NASA has signed an agreement with the Russian Space Agency, Roscosmos to partner in building a brand-new space station around the Moon.
There are no design plans or budgets as yet, however Roscosmos have said that work could start on the lunar station in the 2020s.
The agreement to build a space station together is part of NASA’s wider Deep Space Gateway project.
This was a plan put together by NASA that would see the building of a lunar space station, not only as a testing site for further deep space exploration but then also as a staging ground for spacecraft looking to extend beyond the realms of Earth’s orbit.
Speaking about the historic agreement, Robert Lightfoot, NASA’s acting administrator at NASA Headquarters in Washington said: “While the deep space gateway is still in concept formulation, NASA is pleased to see growing international interest in moving into cislunar space as the next step for advancing human space exploration,”
NASA will initially start with a number of manned and unmanned missions to the Moon.
Using the lessons they’ve learned from the International Space Station, the next step would be to lay concrete plans around building a new lunar space station.
Part of this enormous task will be making sure that everything is universally standardised.
Thanks to Russia’s continued track record of sending crew to the ISS, it has already been agreed that a universal docking system will be agreed upon using Russia’s designs.
NASA has said on numerous occasions that it wants to send humans to Mars by 2030 and this space station will almost certainly be a major step in that direction.
Initially NASA had said that it would send an astronaut to an asteroid as part of its roadmap to the red planet, however it looks as though the Moon will now replace that mission as one of the key staging grounds.
7 Incredible Discoveries By Cassini
Cassini has been getting up close to Saturn's planet-sized moon, Titan. Taking incredible photographs and learning more about its dunes, mountains and seas of pure liquid methane (definitely not for swimming). Not to mention the 95% nitrogen atmosphere.
Just like our home planet, Saturn has powerful magnetic fields at its poles that create shimmering auroras, and for the first time Cassini was able to capture these incredible (and pretty intimidating) images of the glowing-pink Southern lights.
Not only are Saturn's poles decorated with beautiful auroras, they also have violent swirling storms with an (unusual) six-sided jet stream that creates these hexagonal weather patterns. But you don't want to get too close, as NASA found the eye of hurricanes on Saturn are 50 times wider than those on Earth.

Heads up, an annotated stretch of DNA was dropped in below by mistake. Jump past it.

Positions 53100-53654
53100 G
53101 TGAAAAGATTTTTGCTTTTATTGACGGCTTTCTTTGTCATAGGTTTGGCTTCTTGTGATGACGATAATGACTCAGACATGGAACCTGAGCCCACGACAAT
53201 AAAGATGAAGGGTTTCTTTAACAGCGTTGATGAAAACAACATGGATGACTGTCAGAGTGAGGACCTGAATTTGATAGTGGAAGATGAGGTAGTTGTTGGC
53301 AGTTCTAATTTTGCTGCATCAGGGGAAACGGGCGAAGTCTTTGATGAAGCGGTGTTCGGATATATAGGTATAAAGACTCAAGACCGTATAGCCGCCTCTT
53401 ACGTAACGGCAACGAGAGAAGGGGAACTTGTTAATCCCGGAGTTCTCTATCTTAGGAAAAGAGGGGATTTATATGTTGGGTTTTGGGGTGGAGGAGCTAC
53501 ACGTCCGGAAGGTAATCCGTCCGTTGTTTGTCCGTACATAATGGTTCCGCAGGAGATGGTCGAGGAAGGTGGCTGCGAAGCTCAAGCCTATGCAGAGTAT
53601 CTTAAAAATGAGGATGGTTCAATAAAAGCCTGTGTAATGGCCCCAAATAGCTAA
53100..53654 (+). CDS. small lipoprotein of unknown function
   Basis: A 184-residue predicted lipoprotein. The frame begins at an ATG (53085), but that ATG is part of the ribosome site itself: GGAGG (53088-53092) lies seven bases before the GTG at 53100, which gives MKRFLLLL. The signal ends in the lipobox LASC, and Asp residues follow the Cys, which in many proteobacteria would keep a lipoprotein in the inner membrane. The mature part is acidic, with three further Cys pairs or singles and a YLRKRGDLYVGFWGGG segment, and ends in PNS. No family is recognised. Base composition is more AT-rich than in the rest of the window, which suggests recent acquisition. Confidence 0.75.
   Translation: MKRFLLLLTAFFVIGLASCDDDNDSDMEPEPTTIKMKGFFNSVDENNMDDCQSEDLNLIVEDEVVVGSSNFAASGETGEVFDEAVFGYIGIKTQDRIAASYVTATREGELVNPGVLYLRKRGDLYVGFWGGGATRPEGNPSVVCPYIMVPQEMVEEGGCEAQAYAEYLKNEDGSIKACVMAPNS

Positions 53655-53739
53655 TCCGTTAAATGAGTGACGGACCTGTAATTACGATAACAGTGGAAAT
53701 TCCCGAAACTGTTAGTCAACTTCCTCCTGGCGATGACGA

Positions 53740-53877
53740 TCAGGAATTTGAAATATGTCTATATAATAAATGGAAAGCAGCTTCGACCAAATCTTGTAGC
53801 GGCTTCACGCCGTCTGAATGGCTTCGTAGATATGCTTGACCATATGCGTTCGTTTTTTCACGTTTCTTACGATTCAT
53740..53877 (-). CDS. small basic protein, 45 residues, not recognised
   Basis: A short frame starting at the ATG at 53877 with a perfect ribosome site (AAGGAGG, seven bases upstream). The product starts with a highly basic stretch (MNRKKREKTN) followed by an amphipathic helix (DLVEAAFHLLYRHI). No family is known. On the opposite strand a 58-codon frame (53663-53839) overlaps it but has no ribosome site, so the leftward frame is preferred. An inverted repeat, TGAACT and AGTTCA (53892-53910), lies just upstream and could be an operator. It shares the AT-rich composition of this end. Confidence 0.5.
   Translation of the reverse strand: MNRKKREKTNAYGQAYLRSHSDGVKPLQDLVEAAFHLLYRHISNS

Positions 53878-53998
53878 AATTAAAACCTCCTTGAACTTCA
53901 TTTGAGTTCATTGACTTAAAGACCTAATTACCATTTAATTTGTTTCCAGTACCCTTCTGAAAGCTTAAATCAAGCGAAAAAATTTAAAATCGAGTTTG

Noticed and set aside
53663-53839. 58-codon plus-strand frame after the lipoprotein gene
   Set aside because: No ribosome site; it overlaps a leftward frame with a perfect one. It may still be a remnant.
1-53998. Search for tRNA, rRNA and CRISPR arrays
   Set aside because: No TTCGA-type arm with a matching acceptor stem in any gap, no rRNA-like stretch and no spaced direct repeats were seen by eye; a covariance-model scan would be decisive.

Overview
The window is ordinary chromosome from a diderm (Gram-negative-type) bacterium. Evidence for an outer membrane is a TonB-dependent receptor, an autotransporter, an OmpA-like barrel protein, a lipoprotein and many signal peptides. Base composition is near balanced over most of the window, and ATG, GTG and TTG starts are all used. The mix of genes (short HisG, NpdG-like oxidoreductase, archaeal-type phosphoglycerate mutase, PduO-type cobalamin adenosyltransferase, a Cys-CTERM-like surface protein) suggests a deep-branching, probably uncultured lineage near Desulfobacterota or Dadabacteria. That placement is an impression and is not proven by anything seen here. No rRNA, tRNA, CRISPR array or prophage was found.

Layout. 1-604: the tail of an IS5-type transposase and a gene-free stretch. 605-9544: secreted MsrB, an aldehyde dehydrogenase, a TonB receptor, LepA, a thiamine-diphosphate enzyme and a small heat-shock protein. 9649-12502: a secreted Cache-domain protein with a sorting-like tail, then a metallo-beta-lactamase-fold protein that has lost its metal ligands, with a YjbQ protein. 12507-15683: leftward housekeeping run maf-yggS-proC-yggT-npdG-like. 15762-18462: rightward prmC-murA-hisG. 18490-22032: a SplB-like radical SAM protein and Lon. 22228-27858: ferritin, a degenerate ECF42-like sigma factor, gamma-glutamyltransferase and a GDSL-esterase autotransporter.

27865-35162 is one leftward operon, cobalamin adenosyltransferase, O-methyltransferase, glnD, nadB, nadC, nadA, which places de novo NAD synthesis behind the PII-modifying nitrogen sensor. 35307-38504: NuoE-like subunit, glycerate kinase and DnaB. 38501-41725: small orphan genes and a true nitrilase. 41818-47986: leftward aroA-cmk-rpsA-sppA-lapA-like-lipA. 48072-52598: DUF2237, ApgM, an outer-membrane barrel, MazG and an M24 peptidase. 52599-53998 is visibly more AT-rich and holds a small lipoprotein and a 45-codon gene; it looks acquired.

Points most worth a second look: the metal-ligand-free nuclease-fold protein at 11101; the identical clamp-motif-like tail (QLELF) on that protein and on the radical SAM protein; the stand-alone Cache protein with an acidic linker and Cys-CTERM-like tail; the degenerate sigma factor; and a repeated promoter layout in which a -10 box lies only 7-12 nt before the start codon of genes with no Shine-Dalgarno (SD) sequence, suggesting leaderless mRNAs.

Hyperion is the largest of Saturn's "potato-shaped" moons and is likely to be the result of a violent collision that shattered a larger object into pieces. The sponge-like appearance means it has an unusually low density for such a large object -- about half that of water - and any material that comes into contact with it gets blown off, never to return.
Pre-Cassini, scientists didn't understand why Encleadus was the brightest world in the solar system. But Cassini found it has a huge ocean of salty liquid water hidden beneath a surface of ice with exploding hydrothermal vents that send sporadic plumes of water shooting out into space. It is also one of the most promising locations for extra terrestrial life...
The Lapetus Ridge
Saturn's two-toned moon, Lapetus, is surrounded in a cloud of reddish dust that gets swept around in orbit giving it a hellish colour. But that's not the strangest find, for the first time Cassini photographed a topographic ridge that runs along the equator. No one knows yet whether this is a mountain or a crack in the surface.
Cassini's final mission has required getting closer to Saturn than ever before, dropping from a normal altitude of 1,000,000km above to just 120,000km. Although this did require Cassini to enter a "death plunge" and sacrifice itself, it has also resulted in the most intricate images of Saturn's B rings ever recorded, clearly showing the spiral density waves.